Heather Bruinooge, AVC 2019, traveled to Nain and Sheshatshiu in 2018 as one of the student participants on the Chinook Project. As part of the experience, the students craft various pieces of reflective writing.
As a child I was taught to remain humble, do my best and work hard no matter what the task. Although these attributes may contribute to me being a good veterinarian, I am far from perfect and one of my downfalls is having confidence in what I do. After three years of intensive veterinary school and countless hours of veterinary observation and participation, I still have hesitation in many of the veterinary tasks I set out to do. I began fourth year trying to adapt this insecurity and use it to motivate me to never stop learning. Having The Chinook Project as one of my first rotations became a key component in this change. While it taught me new skills in surgery and medicine, it had much more of an impact on me personally – to regain belief in myself.
In the beginning of the Chinook Project I often felt incompetent and struggled to trust my training and knowledge. I was going through the motions of the busy clinic but found myself stressed about the small stuff. I was giving owners suggestions, but I questioned myself regularly. Surgery was one of the areas in which I had confidence but I found myself stepping back, watching clinicians perform tasks when I could have participated if I simply spoke up.
It took a couple of days to get into the groove of The Chinook Project, but when that point hit, my confidence shifted. There were many factors involved in this change of perspective and I have no doubt that the busy environment of the Chinook Project itself was essential to the process. One of the key moments was when I completed my first surgery with a fellow classmate without the assistance of a clinician . We thought through the process together and discussed any areas where we were lacking confidence. I started to realize that although my teammates looked like professionals on the outside, they had the same insecurities I did. They too were learning. I likely looked confident on the outside even though internally my confidence was lacking.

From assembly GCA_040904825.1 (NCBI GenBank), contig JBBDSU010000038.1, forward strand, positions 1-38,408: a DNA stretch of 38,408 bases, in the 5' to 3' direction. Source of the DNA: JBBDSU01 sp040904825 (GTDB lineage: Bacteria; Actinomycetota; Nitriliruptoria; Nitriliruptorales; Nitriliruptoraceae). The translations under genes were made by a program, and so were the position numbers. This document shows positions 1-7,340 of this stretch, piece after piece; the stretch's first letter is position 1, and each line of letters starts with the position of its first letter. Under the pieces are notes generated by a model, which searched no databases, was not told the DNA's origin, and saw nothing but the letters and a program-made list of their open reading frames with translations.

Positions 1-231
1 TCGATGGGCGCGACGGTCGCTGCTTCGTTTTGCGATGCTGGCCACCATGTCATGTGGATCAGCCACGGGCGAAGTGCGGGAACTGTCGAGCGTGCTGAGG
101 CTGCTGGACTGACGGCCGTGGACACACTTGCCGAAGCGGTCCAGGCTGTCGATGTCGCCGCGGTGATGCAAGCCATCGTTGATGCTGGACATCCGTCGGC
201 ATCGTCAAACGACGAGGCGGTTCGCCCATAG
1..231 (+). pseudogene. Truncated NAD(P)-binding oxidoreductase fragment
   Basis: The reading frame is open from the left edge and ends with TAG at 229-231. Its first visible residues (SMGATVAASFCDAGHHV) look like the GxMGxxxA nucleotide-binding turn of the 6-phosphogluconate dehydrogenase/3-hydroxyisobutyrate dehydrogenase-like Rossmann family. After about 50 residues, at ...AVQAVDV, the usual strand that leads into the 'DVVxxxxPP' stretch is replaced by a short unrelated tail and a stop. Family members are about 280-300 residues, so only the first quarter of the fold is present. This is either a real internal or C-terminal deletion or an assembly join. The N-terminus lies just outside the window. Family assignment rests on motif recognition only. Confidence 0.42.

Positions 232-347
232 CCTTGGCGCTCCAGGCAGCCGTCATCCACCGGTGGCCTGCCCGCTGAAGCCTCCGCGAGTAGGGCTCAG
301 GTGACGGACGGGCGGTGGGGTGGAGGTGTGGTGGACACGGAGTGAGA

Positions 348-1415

Another key moment in gaining confidence was during our mid-rotation evaluations. I realized that the veterinarians who were teaching and working alongside me thought that I was prepared and knowledgeable in what I was doing. I began to realize that not only did the veterinarians believe in me, but my fellow classmates were completely trusting of me. We helped one another in busy cases and would often substitute in and out of cases with complete fluidity. Additionally, my patient’s owners viewed me as an educational resource for their animal’s health. For the first time I began to truly feel like a veterinarian not just a student.
The only person in the room without confidence in my skills was me. I considered this and decided to make a change. My lack of confidence was holding me back and I had to combat this to become a better veterinarian. I took in the confidence from those around me and no longer brushed off compliments but acknowledged them and used them to motivate me. I was proud of where I had come and excited to learn more.. There was no way I could know everything, and I became okay with that. I often surprised myself with how much knowledge I could bring out of memory that I thought I had forgotten.
Now, I was no longer receiving grades to prove I was performing as expected. Now, I was receiving smiles and understanding from owners, support from veterinarians, and complete confidence from my fellow classmates. Now, I can believe in myself to try new things, and I can trust my training and knowledge to assist me in dealing with difficult cases. Most of all, I can trust my gut in knowing that I am in the right career path and that there are endless opportunities in my future as a veterinarian. I have found value in the fact that I will always be learning and perfection is unattainable and also not my desired goal.